How should we act on this?
If we were living more sustainably, I think people would be more equal. There wouldn’t be such a difference in people’s lifestyles and everyone would live within the planetary boundaries.
“I think women and many girls, including me sometimes, are not taken seriously.”
What do you think about the #MeToo movement? Have things improved in Sweden?
I’ve talked to many women who say its made a huge difference in their lives, like my mum or my sister, and that’s good. A conversation has been sparked here in Sweden, but there’s more that needs to be done
What are the main problems young women are facing in Sweden today?
I don’t really know, but I think women are not taken seriously and many girls, including me sometimes, are not taken seriously. They say: “You’re just a girl and no one will take you seriously.” But then I want to prove them wrong.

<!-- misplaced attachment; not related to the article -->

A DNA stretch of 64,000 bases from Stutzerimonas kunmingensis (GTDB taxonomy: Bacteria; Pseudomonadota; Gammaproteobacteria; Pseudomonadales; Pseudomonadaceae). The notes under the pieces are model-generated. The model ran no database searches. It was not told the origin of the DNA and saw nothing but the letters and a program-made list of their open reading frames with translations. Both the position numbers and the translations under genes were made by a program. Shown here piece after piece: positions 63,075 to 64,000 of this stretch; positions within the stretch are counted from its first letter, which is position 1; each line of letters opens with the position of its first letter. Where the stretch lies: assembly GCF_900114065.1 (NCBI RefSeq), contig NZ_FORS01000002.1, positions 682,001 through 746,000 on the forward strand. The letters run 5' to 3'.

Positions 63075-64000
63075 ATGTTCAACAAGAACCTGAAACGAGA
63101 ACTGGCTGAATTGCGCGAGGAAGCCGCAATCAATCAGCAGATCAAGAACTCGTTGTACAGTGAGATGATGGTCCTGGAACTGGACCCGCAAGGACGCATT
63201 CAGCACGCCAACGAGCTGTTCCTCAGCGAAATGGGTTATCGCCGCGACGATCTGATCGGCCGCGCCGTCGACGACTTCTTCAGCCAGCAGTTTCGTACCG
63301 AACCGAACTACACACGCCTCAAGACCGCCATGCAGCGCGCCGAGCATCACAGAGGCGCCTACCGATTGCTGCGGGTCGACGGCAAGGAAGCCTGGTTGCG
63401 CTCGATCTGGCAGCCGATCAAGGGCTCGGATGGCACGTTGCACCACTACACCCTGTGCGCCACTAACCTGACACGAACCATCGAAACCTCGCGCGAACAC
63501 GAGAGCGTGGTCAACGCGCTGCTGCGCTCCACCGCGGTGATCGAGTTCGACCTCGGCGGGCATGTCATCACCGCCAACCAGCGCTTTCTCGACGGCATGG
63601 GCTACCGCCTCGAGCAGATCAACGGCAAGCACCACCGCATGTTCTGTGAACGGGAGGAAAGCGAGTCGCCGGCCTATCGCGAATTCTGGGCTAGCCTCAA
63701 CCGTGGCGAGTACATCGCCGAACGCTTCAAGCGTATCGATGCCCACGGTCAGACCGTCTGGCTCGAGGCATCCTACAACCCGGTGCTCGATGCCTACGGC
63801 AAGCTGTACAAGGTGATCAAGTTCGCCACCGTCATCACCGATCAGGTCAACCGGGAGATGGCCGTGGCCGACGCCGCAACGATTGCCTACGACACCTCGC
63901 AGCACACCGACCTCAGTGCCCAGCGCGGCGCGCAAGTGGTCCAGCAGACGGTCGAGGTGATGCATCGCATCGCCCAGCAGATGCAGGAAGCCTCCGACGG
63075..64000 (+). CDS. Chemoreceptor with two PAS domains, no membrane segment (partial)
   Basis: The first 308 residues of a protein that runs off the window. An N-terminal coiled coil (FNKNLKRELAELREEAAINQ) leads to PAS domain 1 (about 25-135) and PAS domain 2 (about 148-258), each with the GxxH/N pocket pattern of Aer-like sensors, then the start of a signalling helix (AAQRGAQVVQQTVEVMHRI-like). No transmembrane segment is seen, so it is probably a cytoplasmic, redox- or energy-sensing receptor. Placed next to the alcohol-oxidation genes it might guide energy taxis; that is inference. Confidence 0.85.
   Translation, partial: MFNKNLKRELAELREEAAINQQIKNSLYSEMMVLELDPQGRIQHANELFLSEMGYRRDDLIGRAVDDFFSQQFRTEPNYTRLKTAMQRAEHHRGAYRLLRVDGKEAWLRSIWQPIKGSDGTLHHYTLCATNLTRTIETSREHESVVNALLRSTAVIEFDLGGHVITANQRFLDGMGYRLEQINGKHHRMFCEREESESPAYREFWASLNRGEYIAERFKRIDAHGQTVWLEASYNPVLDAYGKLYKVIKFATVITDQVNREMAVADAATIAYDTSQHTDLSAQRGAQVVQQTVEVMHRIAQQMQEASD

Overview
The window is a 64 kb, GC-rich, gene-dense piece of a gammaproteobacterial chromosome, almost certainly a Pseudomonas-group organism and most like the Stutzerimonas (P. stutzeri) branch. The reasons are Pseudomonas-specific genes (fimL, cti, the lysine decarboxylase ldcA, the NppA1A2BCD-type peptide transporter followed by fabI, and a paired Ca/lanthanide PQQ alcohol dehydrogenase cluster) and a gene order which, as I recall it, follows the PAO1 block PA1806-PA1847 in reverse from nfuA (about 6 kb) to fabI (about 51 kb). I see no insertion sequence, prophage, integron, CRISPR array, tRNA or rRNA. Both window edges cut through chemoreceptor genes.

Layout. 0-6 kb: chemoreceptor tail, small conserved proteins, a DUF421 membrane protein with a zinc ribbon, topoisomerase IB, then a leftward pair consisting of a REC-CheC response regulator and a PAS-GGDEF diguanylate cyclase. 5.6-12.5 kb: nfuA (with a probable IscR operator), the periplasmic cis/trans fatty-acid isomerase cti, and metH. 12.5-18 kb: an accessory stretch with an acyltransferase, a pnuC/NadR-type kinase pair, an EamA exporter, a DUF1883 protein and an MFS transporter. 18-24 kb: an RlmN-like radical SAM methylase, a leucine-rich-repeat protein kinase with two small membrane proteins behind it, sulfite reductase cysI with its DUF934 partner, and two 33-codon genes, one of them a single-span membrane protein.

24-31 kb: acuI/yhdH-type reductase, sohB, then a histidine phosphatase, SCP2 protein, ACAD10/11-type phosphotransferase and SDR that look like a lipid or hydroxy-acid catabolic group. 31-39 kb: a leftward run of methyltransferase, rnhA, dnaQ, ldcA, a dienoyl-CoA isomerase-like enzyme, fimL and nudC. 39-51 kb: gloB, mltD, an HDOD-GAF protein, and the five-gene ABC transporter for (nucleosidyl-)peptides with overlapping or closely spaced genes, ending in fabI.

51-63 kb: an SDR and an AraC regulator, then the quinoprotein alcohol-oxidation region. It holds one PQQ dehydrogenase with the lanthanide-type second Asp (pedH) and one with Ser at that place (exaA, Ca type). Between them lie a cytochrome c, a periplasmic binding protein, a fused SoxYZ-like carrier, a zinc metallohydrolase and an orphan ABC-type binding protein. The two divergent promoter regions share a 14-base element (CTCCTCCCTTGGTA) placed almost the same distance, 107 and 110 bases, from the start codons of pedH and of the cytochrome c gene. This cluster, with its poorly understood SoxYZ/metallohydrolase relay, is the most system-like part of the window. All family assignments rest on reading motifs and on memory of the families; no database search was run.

Where do you see yourself at the age of 30?
Hopefully I won’t be working on fighting climate change because that would mean everything would be fixed, but I probably will be. I think more people will work in this field because it’s only going to get more and more serious.
What makes you hopeful? Desperate?
I’m hopeful that people aren’t aware of the situation. If they were and carried on acting this way, without protesting, it would mean they are evil. But they don’t know. So I’m hopeful because humans aren’t evil, we’re just uninformed.
Many things make me desperate, but one thing I’m very afraid of is that – once we reach a certain point – there is no going back. We’ll start a chain reaction, triggering events beyond our control and there will be no stopping it. That’s very scary.